Horror fans will find lots to love about THE NIGHT EATS THE WORLD’s protagonist Sam (Anders Danielsen Lie), one of the smartest and most resourceful characters the genre has seen in a long time. Given he’s trapped alone in an apartment building crawling with the undead, Sam is essentially required to carry the film, which feels effortless thanks to smart characterisation and a charismatic performance from Lie. Firstly, he’s a lot more methodical about exploring the building and rationing supplies than I imagine many viewers would be in the same situation; I was honestly impressed by him simply thinking to make a calendar to track his food consumption. Once these early preparations are over, Sam lets loose and starts to have fun with his unique predicament: he uses the zombies outside for paintball target practice and pisses them off by loudly practicing the drums on a balcony just out of reach. Such a quirky turn might sound strange in a film that doesn’t otherwise bill itself as a zom-com, yet the time we spend becoming attached to Sam is worthwhile as it reveals the script’s hidden depths.
Before whatever cataclysmic event set this zombie plague on humanity, Sam was seemingly a regular guy. He had hobbies and formed relationships, the latter of which we see glimpses of in the film’s opening as he attends a party at his ex’s apartment. The confusion, isolation and desperation he feels the next morning upon discovering the chaotic developments are equally valid reactions to a messy breakup, allowing THE NIGHT EATS THE WORLD to serve as a bittersweet and shockingly effective allegory for coping with loneliness, and survival on one’s own. In fact, despite the extensive canon of zombie titles I mentioned earlier, the most obvious parallel for me throughout most of this film was Cast Away; Sam even strikes up a Wilson-esque friendship with a trapped zombie named Alfred (Denis Lavant). Much like in reality, Sam’s path towar s progress is hardly straightforward, yet with this interpretation in mind THE NIGHT EATS THE WORLD’s final shots of the city sprawled out before him once again surprised me with its poignancy.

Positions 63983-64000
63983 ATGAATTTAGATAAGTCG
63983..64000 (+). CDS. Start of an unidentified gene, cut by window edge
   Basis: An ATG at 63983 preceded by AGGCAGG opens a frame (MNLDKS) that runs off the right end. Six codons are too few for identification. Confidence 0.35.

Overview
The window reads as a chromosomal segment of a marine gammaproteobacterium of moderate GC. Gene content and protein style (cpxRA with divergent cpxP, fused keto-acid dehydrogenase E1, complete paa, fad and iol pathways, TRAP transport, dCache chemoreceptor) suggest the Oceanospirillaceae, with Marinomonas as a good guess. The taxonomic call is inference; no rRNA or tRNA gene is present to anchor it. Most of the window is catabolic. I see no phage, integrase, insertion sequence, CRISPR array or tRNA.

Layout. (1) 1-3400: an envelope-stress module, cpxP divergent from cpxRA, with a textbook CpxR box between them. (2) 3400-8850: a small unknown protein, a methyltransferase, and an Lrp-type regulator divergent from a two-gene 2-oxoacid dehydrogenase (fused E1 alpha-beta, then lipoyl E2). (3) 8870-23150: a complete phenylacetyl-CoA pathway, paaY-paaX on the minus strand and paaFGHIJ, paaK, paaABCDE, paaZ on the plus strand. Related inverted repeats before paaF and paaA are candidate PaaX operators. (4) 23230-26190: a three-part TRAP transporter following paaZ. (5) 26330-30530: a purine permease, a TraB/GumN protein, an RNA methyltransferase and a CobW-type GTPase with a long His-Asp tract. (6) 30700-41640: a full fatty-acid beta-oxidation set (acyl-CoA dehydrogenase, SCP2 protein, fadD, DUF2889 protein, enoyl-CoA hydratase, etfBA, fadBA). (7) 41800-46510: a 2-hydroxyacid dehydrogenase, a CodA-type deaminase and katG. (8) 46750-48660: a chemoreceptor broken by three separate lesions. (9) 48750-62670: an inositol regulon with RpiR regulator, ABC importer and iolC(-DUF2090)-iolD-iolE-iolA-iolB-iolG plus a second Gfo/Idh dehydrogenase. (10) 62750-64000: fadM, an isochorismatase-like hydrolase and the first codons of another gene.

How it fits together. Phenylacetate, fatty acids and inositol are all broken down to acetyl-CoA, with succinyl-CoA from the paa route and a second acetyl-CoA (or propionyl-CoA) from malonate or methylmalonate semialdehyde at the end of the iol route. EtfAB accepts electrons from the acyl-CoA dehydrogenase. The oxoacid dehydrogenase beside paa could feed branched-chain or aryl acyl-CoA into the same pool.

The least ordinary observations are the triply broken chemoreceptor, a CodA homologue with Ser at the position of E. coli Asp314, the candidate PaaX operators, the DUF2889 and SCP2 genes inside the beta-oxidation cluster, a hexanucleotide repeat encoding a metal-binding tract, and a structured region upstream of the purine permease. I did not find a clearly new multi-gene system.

However, the one shortcoming of THE NIGHT EATS THE WORLD is that its layers hinder its attempts at full-blown horror. Apart from Sam’s initial search of the building, the only times he genuinely seems to be in danger are the result of uncharacteristically stupid choices which I simply didn’t believe. In particular, the action-heavy penultimate sequence of Sam being chased by zombies feels forced and limits the time for viewers to consider a preceding twist. Although I won’t spoil the latter, suffice it to say it could’ve easily been the catalyst for the film’s finale that the chase so clearly wanted to be. Therefore, it’s perhaps best to think of THE NIGHT EATS THE WORLD as a character study about loneliness set during a zombie apocalypse. It may have bitten off more than it chew when it comes to balancing horror with its themes, but there’s still plenty to enjoy.
THE NIGHT EATS THE WORLD has its Australian premier at the French Film Festival